Credit reporting law changes – a look at complaints handling

Home/Credit reporting law changes – a look at complaints handling

Credit reporting is set to be overhauled. In our arena of helping consumers make complaints and dispute their credit reports – ease of credit listing dispute for consumers would be a positive move. We look at just what to expect from these new credit laws in terms of disputed credit listings. Will consumers be given a bigger voice to make credit listing complaints?

By Graham Doessel, Founder and CEO of MyCRA Credit Rating Repairs and www.fixmybadcredit.com.au.

In a statement to the media on Wednesday, Attorney-General Nicola Roxon announced the next step in major legislative change to credit reporting. Amendments to the Privacy Act (1988) will be introduced during the Winter Sitting of Parliament.

This finalises a long process of consultation following original recommendations made in a report by the Australian Law Reform Commission (ALRC) For your information: Australian Privacy Law and Practice back in August 2008.

The ALRC report recommends 295 changes to improve Australia’s privacy framework, including major changes to credit reporting law.  The government then opted to respond to the Report in two stages, the first of which was released in October 2009. The first stage response outlines the government’s position on 197 recommendations relating to:

• developing a single set of Privacy Principles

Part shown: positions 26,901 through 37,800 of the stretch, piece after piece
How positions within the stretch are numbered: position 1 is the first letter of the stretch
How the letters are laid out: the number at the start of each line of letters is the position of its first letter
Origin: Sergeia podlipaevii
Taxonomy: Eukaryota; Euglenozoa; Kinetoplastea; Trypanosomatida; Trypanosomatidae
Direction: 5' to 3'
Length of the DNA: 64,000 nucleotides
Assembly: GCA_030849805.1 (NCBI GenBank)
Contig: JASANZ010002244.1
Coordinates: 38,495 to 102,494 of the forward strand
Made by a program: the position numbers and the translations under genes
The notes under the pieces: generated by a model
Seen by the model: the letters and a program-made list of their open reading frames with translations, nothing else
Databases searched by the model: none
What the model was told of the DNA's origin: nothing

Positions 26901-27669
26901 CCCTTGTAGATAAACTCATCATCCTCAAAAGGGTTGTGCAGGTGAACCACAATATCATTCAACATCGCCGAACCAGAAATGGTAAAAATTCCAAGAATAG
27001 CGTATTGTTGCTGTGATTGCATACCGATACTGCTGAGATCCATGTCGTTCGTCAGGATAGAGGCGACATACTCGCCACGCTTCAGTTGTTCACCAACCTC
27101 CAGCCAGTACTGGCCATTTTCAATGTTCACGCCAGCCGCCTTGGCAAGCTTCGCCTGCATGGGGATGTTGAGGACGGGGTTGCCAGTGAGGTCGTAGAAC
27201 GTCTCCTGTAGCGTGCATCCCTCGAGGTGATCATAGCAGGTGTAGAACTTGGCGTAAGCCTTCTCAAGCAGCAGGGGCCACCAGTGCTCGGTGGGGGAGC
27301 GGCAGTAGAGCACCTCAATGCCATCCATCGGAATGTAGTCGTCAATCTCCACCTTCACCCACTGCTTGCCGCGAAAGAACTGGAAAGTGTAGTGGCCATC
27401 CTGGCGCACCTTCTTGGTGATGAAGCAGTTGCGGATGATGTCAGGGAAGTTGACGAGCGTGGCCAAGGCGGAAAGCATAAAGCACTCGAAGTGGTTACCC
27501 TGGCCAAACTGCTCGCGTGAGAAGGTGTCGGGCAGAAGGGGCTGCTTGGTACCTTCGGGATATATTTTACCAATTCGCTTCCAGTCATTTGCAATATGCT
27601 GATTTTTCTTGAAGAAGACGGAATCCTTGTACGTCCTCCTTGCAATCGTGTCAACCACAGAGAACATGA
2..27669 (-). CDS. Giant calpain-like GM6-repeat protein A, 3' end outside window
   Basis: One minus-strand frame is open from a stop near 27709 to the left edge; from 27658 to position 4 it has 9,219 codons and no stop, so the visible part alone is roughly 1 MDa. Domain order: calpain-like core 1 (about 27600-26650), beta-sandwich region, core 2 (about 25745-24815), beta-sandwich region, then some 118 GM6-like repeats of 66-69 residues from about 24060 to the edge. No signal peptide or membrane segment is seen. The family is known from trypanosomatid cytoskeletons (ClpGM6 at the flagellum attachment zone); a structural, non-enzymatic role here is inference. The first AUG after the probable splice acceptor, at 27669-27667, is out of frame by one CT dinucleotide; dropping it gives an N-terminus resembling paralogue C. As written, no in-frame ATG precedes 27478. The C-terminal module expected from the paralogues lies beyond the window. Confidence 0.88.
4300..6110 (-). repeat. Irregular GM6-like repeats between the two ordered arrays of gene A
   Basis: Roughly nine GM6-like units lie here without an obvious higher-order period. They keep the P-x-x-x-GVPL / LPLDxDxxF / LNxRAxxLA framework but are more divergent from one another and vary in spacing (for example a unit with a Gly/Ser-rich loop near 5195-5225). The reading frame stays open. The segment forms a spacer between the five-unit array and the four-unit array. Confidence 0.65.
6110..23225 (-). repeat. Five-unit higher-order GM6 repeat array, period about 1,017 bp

• redrafting and updating the structure of the Privacy Act
• addressing the impact of new technologies on privacy
• strengthening and clarifying the Privacy Commissioner’s powers and functions
• introducting comprehensive credit reporting and enhanced protections for credit reporting information
• enhancing and clarifying the protections around the sharing of health information and the ability to use personal information to facilitate research in the public interest.

Further information is available from www.ag.gov.au/Privacy/Pages/Privacy-Reforms.aspx.

Draft legislation on this First Stage Response for the Credit Reporting provisions was put to the Senate for tabling, and for referral to the Finance and Public Administration Committee to consider.  The Committee’s final report on the credit reporting provisions was released in October 2011.

On Wednesday the Attorney-General promoted changes to credit reporting arrangements as a ‘modernisation’.

“There have been big changes to the way we access finance since 1990 when the existing credit reporting provisions came into effect,” Ms Roxon says.

She says benefits for consumers include:

• making a clear obligation on organisations to substantiate, or show their evidence to justify, disputed credit listings
• making it easier for individuals to access and correct their credit reporting information
• prohibiting the collection of credit reporting information about children
• simplifying the complaints process by removing requirement to complain to the organisation first, complaints can be made directly to the Privacy Commissioner, and by introducing alternative dispute resolution to more efficiently deal with complaints.

“Many consumers have expressed their frustration at not being able to understand their credit rating.

“These changes will provide much more power to consumers to be able to access and, if necessary, correct their credit reports.”